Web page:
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Whitepaper

Overview of Sequence Based Stimulus Generation in OVM 2.0

Andy Meyer Mentor Graphics

www.mentor.com

Introduction
Stimulus generation requirements are expanding. A variety of factors are driving the complexity of verification stimulus, including higher levels of intellectual property integration in designs, increased levels of software interaction in hardware functionality, more complex bus protocols, and the need to reuse significant portions of verification environments. This imposes new requirements in stimulus generation, including the ability to: Create stimulus modules that run in a controlled fashion, in serial or parallel. Separate the stimulus generation from the actual testbench. Layer stimulus in the generation of a single protocol and encapsulate layered stimulus into a single protocol. One example of this is Ethernet over SONET. Package stimulus generation with a verification IP component. These requirements are met in OVM with the sequences facility. Sequences allow a verification engineer to construct complex stimulus operations using a building-block approach. Sequences may be written, shared, and reused to generate the desired stimulus with less effort and greater modularity than more traditional testwriting approaches. This document provides an overview of sequences and then shows all the code necessary to use sequences within the OVM.

Basics of Sequences
A sequence is used to generate stimulus of a particular type or protocol. Figure 1 illustrates the basic components of sequences. The left-most block is a sequence. It contains a body that is responsible for creating a sequence item. The driver is responsible for requesting a sequence item, then sending that item to the DUT, and, optionally, sending a response back to the sequence. A typical response is the return data on a processor bus read. In between the sequence and the driver is the sequencer. It is responsible for coordinating between the sequence and the driver.
Sequencer Sequence Body() loop apply_operation(); end end Driver loop get(operation); send_to_dut; put(response); end

Arbitrate

DUT

Figure 1: Basic Sequence Connection

Multiple sequences may run in parallel. The sequencer is responsible for arbitrating between all the sequences connected to it. Figure 2 shows multiple sequenceseach of which have been started in parallel communicating with the sequencer. In this case, each sequence will request to send an operation, and the sequencer will arbitrate between the sequences, as well as providing various services, such as locking and randomization of items.

Overview of Sequence Based Stimulus Generation in OVM 2.0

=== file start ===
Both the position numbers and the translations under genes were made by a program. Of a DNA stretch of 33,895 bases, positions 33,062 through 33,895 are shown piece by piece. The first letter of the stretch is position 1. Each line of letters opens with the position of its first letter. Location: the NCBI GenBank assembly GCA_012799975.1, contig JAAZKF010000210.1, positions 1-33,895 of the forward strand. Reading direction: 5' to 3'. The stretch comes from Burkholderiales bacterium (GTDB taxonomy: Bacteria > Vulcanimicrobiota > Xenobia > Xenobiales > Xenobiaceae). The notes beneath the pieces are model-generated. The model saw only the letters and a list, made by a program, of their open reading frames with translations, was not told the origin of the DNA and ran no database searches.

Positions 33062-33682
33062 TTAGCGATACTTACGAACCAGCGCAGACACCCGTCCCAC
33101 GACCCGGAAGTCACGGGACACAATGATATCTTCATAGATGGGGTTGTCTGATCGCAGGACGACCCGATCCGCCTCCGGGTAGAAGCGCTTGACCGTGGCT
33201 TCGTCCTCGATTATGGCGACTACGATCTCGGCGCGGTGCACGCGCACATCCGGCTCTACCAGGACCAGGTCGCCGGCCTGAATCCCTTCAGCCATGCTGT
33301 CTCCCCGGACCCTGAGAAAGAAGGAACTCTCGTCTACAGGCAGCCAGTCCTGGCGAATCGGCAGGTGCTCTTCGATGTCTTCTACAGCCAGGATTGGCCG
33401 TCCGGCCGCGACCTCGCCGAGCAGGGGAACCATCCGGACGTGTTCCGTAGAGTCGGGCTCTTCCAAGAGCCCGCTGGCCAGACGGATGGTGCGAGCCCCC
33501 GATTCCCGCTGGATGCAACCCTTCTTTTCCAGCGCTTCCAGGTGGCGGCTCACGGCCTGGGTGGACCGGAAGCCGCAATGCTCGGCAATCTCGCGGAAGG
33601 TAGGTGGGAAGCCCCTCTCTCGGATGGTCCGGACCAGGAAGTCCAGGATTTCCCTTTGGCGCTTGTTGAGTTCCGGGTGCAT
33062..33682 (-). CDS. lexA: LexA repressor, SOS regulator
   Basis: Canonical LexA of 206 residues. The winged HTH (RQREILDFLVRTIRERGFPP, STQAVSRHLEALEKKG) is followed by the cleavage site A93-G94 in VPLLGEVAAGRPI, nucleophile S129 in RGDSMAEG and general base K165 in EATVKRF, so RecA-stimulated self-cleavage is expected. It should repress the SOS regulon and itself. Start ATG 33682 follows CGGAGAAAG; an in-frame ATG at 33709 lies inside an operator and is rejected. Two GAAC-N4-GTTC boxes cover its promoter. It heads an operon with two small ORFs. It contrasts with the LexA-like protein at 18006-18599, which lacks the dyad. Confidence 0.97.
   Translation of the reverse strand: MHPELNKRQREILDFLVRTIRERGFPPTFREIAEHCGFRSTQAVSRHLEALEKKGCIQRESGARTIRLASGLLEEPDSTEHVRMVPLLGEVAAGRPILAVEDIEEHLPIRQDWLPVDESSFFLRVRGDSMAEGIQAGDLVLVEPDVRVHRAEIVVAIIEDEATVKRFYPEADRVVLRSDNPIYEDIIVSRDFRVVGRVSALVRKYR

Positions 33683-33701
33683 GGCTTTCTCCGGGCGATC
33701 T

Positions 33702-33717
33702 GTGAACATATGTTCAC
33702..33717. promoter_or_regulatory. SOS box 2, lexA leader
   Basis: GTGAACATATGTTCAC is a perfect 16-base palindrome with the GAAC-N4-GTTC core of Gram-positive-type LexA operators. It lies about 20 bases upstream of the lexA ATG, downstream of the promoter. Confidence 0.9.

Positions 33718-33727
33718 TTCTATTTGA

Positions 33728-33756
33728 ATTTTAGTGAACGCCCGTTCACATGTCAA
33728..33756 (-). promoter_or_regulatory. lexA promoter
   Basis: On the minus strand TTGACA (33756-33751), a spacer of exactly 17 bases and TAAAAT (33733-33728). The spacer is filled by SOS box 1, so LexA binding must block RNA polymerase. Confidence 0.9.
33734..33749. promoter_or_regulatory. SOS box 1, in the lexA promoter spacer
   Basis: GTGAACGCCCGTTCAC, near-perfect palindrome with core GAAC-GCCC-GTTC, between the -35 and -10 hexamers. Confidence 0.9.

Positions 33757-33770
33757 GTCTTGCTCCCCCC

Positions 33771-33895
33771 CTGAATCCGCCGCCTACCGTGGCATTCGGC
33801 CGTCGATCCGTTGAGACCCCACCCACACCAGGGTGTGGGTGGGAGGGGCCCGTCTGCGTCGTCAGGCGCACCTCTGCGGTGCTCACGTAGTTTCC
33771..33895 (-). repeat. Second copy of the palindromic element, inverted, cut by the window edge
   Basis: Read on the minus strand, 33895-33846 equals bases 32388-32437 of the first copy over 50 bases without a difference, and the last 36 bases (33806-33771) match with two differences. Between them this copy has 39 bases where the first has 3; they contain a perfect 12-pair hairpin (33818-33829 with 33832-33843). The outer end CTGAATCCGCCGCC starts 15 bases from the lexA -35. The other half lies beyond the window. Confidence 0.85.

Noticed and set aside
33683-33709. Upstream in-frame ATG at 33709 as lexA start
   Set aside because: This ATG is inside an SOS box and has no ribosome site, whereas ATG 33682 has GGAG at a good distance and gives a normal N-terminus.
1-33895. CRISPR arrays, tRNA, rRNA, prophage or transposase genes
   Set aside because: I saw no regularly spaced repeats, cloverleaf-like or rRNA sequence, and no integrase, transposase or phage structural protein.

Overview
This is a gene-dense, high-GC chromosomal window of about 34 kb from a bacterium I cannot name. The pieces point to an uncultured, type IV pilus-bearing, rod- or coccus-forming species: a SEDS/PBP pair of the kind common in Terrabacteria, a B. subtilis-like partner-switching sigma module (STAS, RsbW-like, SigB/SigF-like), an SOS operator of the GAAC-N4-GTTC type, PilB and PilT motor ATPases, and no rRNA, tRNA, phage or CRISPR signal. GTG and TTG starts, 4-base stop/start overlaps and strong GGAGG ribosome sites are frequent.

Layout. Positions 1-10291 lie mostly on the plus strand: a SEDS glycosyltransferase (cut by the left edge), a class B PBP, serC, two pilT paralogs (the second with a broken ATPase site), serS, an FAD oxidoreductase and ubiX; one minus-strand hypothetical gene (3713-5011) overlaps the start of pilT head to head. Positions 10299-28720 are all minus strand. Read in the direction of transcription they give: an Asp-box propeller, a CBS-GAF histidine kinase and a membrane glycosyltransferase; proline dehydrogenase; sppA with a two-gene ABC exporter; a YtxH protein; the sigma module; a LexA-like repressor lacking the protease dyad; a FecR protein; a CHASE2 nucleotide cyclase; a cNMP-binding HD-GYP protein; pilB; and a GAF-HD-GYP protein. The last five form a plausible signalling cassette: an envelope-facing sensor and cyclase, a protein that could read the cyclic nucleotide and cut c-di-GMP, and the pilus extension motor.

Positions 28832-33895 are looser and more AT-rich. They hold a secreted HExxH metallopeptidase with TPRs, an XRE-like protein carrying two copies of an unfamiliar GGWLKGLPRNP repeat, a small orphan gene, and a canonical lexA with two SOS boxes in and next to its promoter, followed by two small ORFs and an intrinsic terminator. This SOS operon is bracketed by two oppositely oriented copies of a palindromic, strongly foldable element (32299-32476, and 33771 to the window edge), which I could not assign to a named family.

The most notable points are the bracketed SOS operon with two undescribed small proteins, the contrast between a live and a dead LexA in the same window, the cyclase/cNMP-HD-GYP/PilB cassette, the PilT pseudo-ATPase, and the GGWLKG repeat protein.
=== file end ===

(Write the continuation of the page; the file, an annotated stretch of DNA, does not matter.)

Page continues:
Figure 2: Multiple Sequences

Modularity of Sequences
Sequences may be used to build a test from smaller, often reusable, stimulus objects into a full test suite. The building blocks are individual sequences that encapsulate specific functions, such as protocol-specific operations or module specific configurations. These can be called from higher-level sequences to create a complete, complex stimulus set.

Sequential Child Sequences Sequential sequence execution is most often used to configure a DUT before test stimulus is applied and collect DUT status information at the end of a test. By having a sequence call multiple child sequences in parallel, a full test can be built out of multiple sub-objects.

Figure 3: Basic Child Sequences Run Sequentially

Note that configuration and data collection operations are often shared across many tests and projects. Sequences that provide common functionality provide a simple mechanism for test reuse.

Overview of Sequence Based Stimulus Generation in OVM 2.0

Parallel Child Sequences After configuration is complete, a test may run a variety of sequences in parallel on a particular port in order to provide realistic, complex data patterns that can be easily created and controlled. Each individual sequence provides a serial stream of operations, such as a read-modify-write, while parallel sequences mix in different streams. One example of this is when separate virtual circuits in a network, generated in individual sequences, are combined onto a single driver.

Figure 4: Parallel Sequences

A complete test generally consists of both serial and parallel sequences, running in different combinations. A simple example of this is when a serial sequence is used for configuration before parallel sequences generate the actual test stimulus. Once the test stimulus is complete, another serial sequence can be used to check the DUT error status or report the DUT results. In the example shown in figure 5, the configuration is done serially, and then the three test1 sequences are executed in parallel, followed by test2. When all tests are done, the report sequence is called.

Figure 5: Sequential and Parallel Sequences

Overview of Sequence Based Stimulus Generation in OVM 2.0

Breaking the test into a collection of individual sequences has several benefits. Each sequence is easier to write, since it is concerned only with a specific function. If a specific function is contained within a sequence, it can be easily reused any time that function is required. Sequences can be generalized, which makes them highly reusable. When many smaller objects run in parallel, it may be easier to feed a more random mix of stimulus into the DUT by changing the frequencies or number of the sequences being run. This can be controlled through configuration or the factory without changing the underlying testbench or sequences.